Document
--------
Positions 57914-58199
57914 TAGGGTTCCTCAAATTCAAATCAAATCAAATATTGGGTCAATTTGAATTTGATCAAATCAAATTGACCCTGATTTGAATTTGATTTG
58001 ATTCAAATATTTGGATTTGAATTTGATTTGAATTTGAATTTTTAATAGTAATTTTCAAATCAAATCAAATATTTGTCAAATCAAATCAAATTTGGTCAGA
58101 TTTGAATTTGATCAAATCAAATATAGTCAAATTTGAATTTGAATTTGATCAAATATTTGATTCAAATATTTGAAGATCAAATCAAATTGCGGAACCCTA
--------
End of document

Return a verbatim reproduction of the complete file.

Positions 57914-58199
57914 TAGGGTTCCTCAAATTCAAATCAAATCAAATATTGGGTCAATTTGAATTTGATCAAATCAAATTGACCCTGATTTGAATTTGATTTG
58001 ATTCAAATATTTGGATTTGAATTTGATTTGAATTTGAATTTTTAATAGTAATTTTCAAATCAAATCAAATATTTGTCAAATCAAATCAAATTTGGTCAGA
58101 TTTGAATTTGATCAAATCAAATATAGTCAAATTTGAATTTGAATTTGATCAAATATTTGATTCAAATATTTGAAGATCAAATCAAATTGCGGAACCCTA